Snowboarder Jenny Jones was "so happy" today after becoming Britain's first medal winner at the Winter Olympics in Sochi.
Her bronze in the women's snowboard slopestyle, coming on the second day of the competition, was Britain's earliest medal in a winter Games and the country's first on snow.
The 33-year-old from Bristol was the oldest entrant in the final, but showed her experience with her best run of the week on her last attempt. Her score of 87.25 briefly put her top of the standings and though she was overtaken by Finland's Enni Rukajarvi (92.50), who took silver, and gold medallist Jamie Anderson (95.25), her third-place finish was seen as a wonderful achievement.
An emotional Jones was hugged by her mother on live television at the bottom of the course.
Her parents had watched her display of grinding, jumping and spinning that put her on the podium.
She said her first run was "as clean as a whistle" and her second was the best run she could have done.
"I can't believe it," she told the BBC. "I was just waiting because I knew I was going to drop down and down (the leaderboard) but I didn't know how far. I'm just so happy right now."
She also said: "I feel so proud to get on the podium. A few said 'is she past it?' but I did what I could and, thankfully, it got me on there."
Her performance delighted other British sports stars. British Olympic heptathlon gold medallist Jessica Ennis-Hill tweeted: "Amazing @jennyjonessnow I was gripped!!"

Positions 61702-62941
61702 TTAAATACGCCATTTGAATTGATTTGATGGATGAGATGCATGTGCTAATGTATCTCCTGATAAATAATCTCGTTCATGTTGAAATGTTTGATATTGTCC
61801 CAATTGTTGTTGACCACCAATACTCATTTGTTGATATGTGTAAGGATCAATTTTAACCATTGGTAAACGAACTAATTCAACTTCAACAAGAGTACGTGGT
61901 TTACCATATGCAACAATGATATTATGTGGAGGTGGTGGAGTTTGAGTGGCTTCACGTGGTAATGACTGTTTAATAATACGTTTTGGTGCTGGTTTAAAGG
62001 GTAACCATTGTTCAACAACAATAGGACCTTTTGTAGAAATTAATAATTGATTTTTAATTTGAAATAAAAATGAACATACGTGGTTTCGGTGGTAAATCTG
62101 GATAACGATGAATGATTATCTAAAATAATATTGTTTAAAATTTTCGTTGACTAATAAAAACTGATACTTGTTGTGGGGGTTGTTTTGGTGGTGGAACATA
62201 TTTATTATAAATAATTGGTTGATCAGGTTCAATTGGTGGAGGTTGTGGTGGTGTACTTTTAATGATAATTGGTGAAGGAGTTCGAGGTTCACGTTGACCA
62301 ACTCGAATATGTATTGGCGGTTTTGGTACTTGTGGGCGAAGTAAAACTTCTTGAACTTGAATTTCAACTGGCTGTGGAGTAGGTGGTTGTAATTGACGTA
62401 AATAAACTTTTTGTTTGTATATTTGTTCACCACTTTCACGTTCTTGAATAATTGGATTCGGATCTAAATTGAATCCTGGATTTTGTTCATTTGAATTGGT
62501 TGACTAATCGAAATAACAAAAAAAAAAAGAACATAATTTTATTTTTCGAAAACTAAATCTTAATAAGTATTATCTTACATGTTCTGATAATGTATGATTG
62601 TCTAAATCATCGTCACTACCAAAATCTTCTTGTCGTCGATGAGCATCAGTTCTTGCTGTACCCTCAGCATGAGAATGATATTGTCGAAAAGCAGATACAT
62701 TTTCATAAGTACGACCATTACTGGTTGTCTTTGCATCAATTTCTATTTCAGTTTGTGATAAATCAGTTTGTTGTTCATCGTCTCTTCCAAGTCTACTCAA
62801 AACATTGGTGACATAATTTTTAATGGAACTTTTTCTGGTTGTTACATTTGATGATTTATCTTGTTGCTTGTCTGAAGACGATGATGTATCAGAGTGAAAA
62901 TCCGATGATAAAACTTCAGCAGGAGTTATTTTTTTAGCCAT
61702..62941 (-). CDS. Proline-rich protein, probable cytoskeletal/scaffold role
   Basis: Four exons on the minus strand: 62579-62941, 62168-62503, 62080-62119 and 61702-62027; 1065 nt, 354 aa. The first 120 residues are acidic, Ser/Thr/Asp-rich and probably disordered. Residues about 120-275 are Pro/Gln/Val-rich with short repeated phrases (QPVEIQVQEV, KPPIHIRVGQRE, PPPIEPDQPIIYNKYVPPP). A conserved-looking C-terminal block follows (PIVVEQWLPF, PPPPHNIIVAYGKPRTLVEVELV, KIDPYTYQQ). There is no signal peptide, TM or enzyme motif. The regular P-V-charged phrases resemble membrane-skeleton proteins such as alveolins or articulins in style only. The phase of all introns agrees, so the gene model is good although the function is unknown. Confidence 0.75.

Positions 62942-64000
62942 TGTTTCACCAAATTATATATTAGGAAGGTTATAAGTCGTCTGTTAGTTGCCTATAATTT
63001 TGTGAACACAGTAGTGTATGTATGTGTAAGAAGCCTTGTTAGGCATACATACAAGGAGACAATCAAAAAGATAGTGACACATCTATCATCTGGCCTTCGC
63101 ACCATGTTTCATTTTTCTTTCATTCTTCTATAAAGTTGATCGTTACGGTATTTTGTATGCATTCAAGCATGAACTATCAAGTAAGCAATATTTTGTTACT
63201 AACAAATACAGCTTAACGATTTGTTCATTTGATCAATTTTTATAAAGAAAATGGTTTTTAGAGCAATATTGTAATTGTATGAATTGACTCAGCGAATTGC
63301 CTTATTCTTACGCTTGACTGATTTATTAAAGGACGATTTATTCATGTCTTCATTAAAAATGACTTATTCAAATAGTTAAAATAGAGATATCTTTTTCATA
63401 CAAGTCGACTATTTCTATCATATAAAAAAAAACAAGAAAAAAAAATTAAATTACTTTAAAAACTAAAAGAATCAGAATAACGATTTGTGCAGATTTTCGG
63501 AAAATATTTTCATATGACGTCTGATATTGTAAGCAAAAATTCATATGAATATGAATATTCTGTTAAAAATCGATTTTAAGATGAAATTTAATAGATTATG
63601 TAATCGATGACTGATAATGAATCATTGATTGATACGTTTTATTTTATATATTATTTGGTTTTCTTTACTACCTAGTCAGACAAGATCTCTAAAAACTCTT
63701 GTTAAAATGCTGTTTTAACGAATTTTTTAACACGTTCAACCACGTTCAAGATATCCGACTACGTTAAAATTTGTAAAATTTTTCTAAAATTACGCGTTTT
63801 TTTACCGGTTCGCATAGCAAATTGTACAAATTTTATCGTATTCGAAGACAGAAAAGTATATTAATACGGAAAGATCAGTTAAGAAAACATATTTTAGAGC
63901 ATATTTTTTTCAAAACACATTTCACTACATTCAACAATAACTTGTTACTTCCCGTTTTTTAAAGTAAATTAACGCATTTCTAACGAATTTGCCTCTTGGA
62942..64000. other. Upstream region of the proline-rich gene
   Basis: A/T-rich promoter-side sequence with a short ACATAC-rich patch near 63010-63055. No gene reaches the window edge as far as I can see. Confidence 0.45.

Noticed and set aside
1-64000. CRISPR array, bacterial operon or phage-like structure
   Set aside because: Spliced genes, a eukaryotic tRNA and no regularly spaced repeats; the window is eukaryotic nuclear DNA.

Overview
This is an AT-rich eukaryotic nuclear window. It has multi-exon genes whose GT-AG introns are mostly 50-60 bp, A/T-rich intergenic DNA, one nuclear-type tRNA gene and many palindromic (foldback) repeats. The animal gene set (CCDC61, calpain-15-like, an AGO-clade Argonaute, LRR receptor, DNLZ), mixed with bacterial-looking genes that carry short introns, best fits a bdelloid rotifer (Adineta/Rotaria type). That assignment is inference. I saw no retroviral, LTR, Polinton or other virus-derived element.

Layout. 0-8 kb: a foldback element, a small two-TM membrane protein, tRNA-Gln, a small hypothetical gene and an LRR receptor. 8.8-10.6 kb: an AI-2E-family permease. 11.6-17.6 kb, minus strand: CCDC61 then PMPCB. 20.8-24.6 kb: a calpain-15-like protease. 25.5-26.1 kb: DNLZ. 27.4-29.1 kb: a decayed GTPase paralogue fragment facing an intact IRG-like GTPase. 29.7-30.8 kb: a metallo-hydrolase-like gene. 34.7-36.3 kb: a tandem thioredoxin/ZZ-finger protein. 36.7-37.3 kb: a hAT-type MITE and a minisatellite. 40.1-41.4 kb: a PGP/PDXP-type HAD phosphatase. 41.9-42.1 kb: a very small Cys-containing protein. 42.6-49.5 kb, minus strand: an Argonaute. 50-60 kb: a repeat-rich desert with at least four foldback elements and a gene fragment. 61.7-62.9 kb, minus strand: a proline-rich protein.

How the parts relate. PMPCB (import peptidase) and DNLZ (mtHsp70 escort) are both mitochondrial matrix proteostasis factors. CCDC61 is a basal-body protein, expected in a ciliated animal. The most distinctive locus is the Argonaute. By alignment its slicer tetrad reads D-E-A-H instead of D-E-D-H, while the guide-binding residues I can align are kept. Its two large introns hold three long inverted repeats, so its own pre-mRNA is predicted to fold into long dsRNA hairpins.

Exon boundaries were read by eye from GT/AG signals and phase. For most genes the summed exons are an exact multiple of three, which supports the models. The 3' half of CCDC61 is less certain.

And Wimbledon champion Andy Murray tweeted after Jones's run: "Jenny jones! Is it wrong to hope everyone left falls?"
Liz Nicholl, UK Sport chief executive, said: "UK Sport is hugely proud to have supported Jenny Jones as a member of our National Lottery-funded World Class Performance Programme. It's wonderful to see all the hard work and dedication of Jenny, her coaches and support staff, realised when it mattered the most.
"Jenny winning a historic first British Olympic medal on snow, in the new slopestyle snowboarding discipline, will create a huge sense of excitement and momentum within the team.
"UK Sport has invested over £14 million of National Lottery and Government funding into athletes representing Great Britain at the Sochi Olympic and Paralympic Winter Games, and set a target of winning at least three Olympic medals, so Jenny has got the team off to a sensational start."
George Ferguson, the elected mayor of Bristol, tweeted that the city could hold a celebration to mark Jones's medal win.
"#Bristol has to give @jennyjonessnow a great reception on her return!," he wrote in reply to a question about holding an open-top bus parade.
He later added: "Anyone not shed a tear for @jennyjonessnow medal win - will do so now!"
Jones made her Games debut at the age of 33 after her slopestyle discipline was added to the line-up for the first time for 2014.
It is one of the reasons why expectations for British success in Sochi have sky-rocketed with up to seven medals being projected by UK Sport - almost double the previous best.
Skier Alain Baxter won a slalom bronze medal at the Winter Olympics in Salt Lake City in 2002 - but was stripped of it after failing a drugs test.
The competitor from Aviemore in the Highlands blamed the positive test for the banned substance methamphetamine on a nasal inhaler which contained the substance in the United States but not in Britain.
An appeal to the Court of Arbitration for Sport cleared his name but did not secure the return of his medal.
His name was included on a £36,000 sculpture honouring 14 Aviemore-based Olympic athletes which was unveiled there in 2007.
Lord Coe, the London 2012 committee chairman and Olympic gold medal winner, said: "Alain was exonerated so he is an Olympian. He has achieved what most people in their lives dream of doing and he absolutely should be on that roll call of honour.''